Concurrent Delay

In a recent blog about global claims Paul Slinger dealt with the case of  Walter Lilly and Mr Mackay and commented that the case also provided a commentary on concurrency of delay events which would be dealt with in a future blog.

Well here is that blog.

The law on concurrent delays in relation to JCT contracts in England and Wales has a history. It really started with the 1999 Malmaison case.  In that case the parties agreed that where there were two concurrent causes of delay and one was a Relevant Event and one was not, then the contractor was entitled to an extension of time. The judge accepted this, but it was never entirely clear whether he reached his own conclusion or simply went along with what the parties had agreed between them.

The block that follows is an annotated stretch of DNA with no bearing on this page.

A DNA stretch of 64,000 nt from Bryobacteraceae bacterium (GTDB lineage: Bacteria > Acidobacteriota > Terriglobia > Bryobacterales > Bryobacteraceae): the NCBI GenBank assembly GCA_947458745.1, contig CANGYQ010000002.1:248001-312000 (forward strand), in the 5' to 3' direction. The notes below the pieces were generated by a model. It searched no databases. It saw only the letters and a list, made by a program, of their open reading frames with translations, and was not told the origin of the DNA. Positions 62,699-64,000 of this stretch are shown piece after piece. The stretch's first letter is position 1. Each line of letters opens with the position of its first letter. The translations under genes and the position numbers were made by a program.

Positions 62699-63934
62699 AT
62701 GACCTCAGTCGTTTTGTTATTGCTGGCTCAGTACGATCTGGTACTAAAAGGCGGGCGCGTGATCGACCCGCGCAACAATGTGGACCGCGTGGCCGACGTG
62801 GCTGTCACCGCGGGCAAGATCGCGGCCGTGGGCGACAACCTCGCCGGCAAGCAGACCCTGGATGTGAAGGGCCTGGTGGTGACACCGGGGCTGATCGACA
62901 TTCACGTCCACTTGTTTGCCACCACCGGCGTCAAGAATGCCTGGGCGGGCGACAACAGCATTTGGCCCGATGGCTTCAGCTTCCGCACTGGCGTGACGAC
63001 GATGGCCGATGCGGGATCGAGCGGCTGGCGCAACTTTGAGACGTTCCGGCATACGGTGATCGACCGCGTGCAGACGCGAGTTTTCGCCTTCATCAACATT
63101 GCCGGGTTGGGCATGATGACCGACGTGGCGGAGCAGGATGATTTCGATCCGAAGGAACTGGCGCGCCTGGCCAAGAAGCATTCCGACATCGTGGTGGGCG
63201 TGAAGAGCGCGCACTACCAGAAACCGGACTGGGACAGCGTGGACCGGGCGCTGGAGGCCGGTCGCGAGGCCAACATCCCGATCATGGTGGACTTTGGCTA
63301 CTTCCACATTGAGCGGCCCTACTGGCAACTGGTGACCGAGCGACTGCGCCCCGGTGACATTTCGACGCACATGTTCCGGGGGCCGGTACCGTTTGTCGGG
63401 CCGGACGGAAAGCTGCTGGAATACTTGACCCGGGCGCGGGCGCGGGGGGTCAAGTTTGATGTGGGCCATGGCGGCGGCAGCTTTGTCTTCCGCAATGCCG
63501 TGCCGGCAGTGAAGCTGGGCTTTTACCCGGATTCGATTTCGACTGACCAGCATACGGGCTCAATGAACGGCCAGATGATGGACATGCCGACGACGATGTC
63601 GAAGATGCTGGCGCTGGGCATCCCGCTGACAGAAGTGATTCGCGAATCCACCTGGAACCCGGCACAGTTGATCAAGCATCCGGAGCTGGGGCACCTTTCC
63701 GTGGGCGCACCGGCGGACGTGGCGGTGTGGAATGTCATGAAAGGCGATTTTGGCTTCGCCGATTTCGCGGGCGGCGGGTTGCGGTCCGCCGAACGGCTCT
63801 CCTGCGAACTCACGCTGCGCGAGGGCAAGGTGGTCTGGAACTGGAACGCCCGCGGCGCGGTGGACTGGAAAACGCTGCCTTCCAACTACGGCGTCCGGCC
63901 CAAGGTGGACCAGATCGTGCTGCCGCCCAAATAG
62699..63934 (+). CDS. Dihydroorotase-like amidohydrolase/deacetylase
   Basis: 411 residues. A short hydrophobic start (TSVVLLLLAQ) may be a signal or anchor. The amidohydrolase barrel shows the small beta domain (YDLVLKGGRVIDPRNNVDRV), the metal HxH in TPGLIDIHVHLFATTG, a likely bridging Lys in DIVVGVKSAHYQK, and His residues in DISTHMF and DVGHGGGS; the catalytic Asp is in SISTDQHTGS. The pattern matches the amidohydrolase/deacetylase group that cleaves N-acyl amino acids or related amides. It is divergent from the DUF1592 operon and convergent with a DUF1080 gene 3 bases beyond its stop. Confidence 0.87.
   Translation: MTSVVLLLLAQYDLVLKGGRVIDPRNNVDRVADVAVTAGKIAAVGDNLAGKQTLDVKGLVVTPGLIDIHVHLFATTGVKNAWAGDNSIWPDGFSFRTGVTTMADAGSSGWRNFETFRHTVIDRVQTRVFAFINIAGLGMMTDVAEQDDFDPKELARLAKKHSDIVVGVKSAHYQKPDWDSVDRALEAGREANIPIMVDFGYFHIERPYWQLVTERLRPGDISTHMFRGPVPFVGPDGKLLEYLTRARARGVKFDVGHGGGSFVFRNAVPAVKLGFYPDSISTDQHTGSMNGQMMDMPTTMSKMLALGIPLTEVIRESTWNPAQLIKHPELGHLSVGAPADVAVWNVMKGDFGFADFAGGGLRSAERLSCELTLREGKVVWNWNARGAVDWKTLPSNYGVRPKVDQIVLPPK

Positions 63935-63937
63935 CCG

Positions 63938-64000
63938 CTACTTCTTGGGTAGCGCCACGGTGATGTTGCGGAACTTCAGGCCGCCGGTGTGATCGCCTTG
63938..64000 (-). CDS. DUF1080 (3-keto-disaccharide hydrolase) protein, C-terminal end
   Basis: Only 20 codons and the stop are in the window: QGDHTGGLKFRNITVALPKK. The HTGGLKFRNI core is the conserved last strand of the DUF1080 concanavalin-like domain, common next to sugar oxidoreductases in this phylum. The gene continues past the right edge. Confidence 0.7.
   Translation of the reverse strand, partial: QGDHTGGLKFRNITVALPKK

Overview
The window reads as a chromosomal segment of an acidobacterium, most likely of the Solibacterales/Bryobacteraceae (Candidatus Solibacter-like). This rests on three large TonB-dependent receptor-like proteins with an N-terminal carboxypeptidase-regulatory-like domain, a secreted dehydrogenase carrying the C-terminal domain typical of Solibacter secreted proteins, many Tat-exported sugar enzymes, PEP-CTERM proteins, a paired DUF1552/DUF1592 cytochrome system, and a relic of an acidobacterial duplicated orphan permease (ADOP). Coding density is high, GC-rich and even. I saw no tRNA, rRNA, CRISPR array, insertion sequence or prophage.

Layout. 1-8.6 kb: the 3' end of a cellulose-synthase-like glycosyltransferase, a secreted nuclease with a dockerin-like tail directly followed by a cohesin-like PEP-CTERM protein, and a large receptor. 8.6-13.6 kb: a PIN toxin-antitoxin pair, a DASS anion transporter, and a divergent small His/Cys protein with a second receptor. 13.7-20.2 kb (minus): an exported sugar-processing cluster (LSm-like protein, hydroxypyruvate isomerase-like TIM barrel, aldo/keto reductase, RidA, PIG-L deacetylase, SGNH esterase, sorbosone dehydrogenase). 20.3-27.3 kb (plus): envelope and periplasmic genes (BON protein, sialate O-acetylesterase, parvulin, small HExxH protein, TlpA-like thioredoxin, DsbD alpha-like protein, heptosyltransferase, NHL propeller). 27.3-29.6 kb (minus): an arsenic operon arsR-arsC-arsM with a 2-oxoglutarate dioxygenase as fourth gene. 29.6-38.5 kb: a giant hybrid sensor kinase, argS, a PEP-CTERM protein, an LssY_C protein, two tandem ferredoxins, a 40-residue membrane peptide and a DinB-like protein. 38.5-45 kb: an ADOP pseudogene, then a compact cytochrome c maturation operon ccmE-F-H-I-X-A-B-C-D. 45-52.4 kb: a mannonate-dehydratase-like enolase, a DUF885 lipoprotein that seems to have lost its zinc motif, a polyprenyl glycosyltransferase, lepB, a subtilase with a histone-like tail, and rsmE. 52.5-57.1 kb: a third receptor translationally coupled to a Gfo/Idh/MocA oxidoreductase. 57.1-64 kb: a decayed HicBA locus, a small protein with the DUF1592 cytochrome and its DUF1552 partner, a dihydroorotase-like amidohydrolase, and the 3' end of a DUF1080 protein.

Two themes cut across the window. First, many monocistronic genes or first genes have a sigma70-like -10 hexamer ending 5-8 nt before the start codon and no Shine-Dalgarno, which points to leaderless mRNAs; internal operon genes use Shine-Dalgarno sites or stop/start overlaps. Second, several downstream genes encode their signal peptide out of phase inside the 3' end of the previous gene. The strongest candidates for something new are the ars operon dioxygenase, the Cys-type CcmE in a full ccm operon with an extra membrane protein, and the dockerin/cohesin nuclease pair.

In 2010 a Scottish case, City Inn Ltd v Shepherd Construction Ltd, suggested that a contractor should only get an extension of time for a reasonably apportioned part of the concurrent delay.

Since then the English courts have suggested that Malmaison remains the law of England and Wales and that was categorically confirmed to be the case by the judge in Walter Lilly where he said

" where delay is caused by two or more effective causes, one of which entitles the Contractor to an extension of time as being a Relevant Event, the Contractor is entitled to a full extension of time".   


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